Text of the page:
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by P H Mullen

May 7, 2002

Technique coach who works hard herself

Who says you can't look forward to turning 40? Beth Baker of Virginia Masters burst into the 40-44 age group last year and promptly took it over, finishing 2001 ranked number one domestically in an incredible 24 events.

In short course yards, Baker won seven national titles while setting five national records (including records in all three butterfly events). In short course meters, she captured seven titles, set five national records and four world records. And in long course, she did even better, winning eight titles and setting five world and national records.

The butterfly and backstroke specialist, who swam collegiately at the University of Virginia, trains in suburban Washington, D.C., under renowned Masters and Curl-Burke coach John J Flanagan.

In preparation for "aging-up" into a new age group, Baker put in 35,000 yards per week swimming with Flanagan's age group team instead of his Masters group. That meant she daily raced—and often beat—some of the area's best youth swimmers. It was a unique situation, where she served as a Curl-Burke assistant coach specializing in technique (she is also the technique coach at American University and teaches swimming lessons), partially trading her expertise for pool time.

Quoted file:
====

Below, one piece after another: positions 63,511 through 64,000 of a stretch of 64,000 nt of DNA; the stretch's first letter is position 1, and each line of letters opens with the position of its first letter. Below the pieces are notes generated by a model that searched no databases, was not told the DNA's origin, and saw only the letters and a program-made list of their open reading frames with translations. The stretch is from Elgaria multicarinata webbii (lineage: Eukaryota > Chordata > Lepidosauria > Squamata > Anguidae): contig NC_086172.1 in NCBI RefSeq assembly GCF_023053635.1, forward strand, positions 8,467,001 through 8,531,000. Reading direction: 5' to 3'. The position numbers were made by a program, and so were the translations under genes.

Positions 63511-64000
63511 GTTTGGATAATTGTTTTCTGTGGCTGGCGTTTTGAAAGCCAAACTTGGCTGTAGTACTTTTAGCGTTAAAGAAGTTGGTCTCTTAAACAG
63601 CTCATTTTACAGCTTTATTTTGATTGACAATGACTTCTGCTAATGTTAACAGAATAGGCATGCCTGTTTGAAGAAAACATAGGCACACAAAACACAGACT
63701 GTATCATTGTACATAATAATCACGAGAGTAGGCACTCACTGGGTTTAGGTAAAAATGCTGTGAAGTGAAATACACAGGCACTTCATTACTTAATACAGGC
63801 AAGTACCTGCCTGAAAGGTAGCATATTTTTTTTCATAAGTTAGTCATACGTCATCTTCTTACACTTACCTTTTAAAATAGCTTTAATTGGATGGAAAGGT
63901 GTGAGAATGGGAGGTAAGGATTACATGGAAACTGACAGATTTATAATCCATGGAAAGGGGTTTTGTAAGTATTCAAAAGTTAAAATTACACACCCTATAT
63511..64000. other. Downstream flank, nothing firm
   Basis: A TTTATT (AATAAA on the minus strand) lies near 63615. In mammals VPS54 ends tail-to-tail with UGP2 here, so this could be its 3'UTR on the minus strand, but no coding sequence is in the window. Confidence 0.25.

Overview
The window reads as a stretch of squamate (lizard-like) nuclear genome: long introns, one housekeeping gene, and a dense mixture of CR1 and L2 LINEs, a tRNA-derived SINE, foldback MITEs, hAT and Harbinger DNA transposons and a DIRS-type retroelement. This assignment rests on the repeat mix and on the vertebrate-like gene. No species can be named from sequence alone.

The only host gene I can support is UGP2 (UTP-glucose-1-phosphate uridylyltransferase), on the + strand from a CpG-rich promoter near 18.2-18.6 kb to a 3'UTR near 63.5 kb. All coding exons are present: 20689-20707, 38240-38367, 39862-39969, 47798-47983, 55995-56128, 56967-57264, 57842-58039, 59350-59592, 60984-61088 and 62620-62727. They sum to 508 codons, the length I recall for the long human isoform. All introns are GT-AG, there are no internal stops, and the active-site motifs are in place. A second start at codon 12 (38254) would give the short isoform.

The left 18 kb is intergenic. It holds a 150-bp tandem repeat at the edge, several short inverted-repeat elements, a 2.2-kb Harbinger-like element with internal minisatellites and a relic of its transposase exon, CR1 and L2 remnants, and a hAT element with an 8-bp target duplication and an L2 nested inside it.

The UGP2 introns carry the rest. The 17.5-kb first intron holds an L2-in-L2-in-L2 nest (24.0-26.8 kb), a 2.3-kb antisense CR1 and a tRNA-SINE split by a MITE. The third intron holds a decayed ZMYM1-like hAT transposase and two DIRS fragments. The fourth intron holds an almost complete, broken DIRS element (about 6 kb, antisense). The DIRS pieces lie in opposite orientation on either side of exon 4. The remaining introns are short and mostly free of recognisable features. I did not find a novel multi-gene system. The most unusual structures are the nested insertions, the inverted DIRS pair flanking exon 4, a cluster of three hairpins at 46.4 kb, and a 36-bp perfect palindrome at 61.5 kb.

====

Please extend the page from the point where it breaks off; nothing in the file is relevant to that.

As a technique coach, she's a firm believer in proper stroke mechanics: "Get your technique down. That's the number one priority. If you have technique, the speed will come."

In addition to Masters competitions, Baker races at USA swimming meets and occasionally posts faster times there. (This is significant because, in several cases, she has swum markedly faster than her new Masters world records. But the times did not count as records because they didn't occur in Masters-sanctioned meets.)

Baker says her success in age group meets is partially due to less pressure, but partly because as a technique coach, she knows her athletes are "standing on deck and watching every stroke to make sure I'm doing things right." At these competitions, Baker has two ways to judge whether a swim was good or not: by her time and by the number of swimmers who afterward ask her for lessons.

published in Swim magazine, May-June 2002